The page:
I’ll start with a two-fer, a pair of delightfully dark stories starting off Cassandra’s “Persons Non Grata” series (which I’m now impatiently waiting for more – so chop chop!). This is cosmic horror of the Lovecraftian persuasion, with just enough to anchor you to the mythos.

Hammers on Bone tells the story of a John Persons, a unique private eye cut right out of the detective classics. While there are the elements of that homage you’d expect, it’s just enough to give you a warm fuzzy and not make you roll your eyes and mumble “oh god….” John’s a monster who hunts monsters and the story is solid and excellent with a great hook: A ten-year-old kid hiring him to kill his step-dad. Wow. Not something you see every day.

A Song for Quiet is not a direct sequel, but shares the setting including John Persons in a cool supporting role. This story is a deeper one, more musical than pulpy. Lyrical. Deacon James is a bluesman haunted by a lot of things, including the music in his head that wants, and needs, to get out. Though that’s not a great thing. For him. Or everyone on the planet.

I adore the covers. Black and white and red. Powerful stark imagery. One of the things that drew me to them me when I saw people gushing on Twitter. Where you should definitely follow Cassandra at @casskhaw.

The Ballad of Black Tom by Victor Lavalle

I’m a slacker. I’ll come right and say it. I’ve been meaning to read this since it came out, but somehow never did. Why? It kept popping up in my “this is your thing, why haven’t you read it yet,” list and yet… Yeah. Anyways, I did read it and I did love it. And now I have The Devil in Silver sitting on my table staring at me, taunting me. I’ll slack less with it. I promise.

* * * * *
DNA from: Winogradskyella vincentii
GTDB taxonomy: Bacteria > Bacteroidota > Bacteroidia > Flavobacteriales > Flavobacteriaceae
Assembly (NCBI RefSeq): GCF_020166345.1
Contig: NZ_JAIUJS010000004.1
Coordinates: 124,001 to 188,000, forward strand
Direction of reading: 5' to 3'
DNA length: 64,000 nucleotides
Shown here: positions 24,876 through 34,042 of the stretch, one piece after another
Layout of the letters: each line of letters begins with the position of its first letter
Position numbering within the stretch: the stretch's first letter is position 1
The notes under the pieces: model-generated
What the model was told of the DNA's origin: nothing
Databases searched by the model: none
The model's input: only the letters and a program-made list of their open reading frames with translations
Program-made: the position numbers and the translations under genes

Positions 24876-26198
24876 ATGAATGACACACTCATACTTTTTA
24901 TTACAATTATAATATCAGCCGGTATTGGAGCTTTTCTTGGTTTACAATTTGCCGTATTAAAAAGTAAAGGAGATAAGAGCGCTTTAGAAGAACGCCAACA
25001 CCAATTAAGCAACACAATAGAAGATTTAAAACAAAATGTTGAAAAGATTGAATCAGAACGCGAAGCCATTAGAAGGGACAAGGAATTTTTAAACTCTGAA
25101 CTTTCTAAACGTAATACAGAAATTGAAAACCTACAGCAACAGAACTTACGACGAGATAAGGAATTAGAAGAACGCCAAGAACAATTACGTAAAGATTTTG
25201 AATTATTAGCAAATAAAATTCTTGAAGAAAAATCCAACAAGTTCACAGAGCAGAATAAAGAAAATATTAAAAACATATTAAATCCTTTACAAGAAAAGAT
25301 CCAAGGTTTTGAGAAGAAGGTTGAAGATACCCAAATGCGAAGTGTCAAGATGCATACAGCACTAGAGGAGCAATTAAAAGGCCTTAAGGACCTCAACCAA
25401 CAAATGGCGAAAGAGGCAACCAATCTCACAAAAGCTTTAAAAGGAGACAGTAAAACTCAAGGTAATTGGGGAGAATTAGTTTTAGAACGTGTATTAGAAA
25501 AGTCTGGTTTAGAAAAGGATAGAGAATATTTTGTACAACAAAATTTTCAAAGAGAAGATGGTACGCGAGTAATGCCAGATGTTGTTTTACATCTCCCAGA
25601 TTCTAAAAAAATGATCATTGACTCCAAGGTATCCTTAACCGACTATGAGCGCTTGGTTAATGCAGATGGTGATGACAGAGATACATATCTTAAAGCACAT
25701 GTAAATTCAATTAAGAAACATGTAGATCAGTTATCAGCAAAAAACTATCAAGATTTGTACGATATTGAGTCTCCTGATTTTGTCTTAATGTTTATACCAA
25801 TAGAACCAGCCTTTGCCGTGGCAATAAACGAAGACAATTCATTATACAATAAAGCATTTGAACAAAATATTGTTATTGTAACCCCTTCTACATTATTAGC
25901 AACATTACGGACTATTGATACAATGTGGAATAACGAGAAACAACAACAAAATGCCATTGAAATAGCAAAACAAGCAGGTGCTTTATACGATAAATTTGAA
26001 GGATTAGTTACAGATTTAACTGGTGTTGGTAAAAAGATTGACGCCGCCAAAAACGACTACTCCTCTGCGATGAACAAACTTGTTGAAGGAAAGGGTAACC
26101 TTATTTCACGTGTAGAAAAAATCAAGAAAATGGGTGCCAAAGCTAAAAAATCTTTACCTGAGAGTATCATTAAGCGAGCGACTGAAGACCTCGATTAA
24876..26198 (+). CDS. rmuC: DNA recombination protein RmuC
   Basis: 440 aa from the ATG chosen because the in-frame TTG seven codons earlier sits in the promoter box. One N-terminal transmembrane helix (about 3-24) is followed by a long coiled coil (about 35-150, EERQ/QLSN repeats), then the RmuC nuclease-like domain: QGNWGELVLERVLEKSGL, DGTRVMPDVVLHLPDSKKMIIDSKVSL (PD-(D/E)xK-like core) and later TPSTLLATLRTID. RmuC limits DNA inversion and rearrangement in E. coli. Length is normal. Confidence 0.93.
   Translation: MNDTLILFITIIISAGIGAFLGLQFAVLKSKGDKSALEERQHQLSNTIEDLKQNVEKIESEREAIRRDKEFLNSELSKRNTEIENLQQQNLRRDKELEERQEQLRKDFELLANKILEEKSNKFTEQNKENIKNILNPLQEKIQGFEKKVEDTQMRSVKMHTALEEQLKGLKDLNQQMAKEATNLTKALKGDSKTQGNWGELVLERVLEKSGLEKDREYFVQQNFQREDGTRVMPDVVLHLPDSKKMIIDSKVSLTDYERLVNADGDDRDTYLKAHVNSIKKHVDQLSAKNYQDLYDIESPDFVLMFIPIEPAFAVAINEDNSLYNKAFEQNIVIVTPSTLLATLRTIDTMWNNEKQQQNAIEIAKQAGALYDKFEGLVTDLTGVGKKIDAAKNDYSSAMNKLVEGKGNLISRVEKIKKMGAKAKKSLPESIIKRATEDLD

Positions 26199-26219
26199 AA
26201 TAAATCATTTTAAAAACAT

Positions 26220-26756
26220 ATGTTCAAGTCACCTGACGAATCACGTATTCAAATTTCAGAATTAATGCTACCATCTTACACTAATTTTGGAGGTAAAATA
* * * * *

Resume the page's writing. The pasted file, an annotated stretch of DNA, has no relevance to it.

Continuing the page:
The Ballad of Black Tom is a retelling of H. P. Lovecraft’s story “The Horror at Red Hook” through a substantially different lens. I read that original story way way back, and it comes up often as quintessential Lovecraft horribleness, so it was cool to see how Victor turned it on its head.

Tommy Tester aka Black Tom is an interesting fellow, a not so great musician, but with a knack for doing jobs and going into white neighborhoods where his fellows fear to tread. One of these jobs lands him in the sights of a the police and goes swiftly off trail from there. There are some great cosmic horror elements at play, with a spooky old lady that’s obviously way more than she seems, cryptic books, dark cults, a rich occultist, and powers beyond time and space.

I’d highly recommend it, especially for the rich setting and feel of 1920’s New York and the racial conflict which is as real today as it was then (which makes you realize how much HASN’T changed in a century).

Victor is also found on Twitter, at @victorlavalle, and is always worth listening to.

5/5 For the lot

Cover Reveal! End of the Loop by Brent Nichols

Cover design: A. Bilawchuck

David isn’t sure why he lives in the Institute. He’s not sure why the doors are locked and guarded. He doesn’t know why he has to take pills that turn his memory to mist.

But one day he doesn’t swallow his pills. On that day, he starts to remember. Once, things were quite different. Once, he went outside. He had friends, a lover, a life.

Once, something bad happened. 

Soon the staff will notice. They’ll make him take his pills, and these precious scraps of memory will fade away. There’s only one way to prevent it. Only one way to find out what’s truly going on.

He must escape.

“A tensely suspenseful reconstruction of a cold case reclaims a life lost to unimaginable tragedy.” ~ J.E. Barnard, author of When the Flood Falls

Tiny Sledgehammer: Fall 2020

Gary’s got great news!

Untuck your tentacles and unfurl your freak flags…

The Seventh Terrace is delighted to announce the Spring 2021 publication of Unfortunate Elements of My Anatomy by Hailey Piper. Eighteen stories of queer horror, isolation, and the monstrous feminine, including an original grim novelette, “Recitation of the First Feeding.”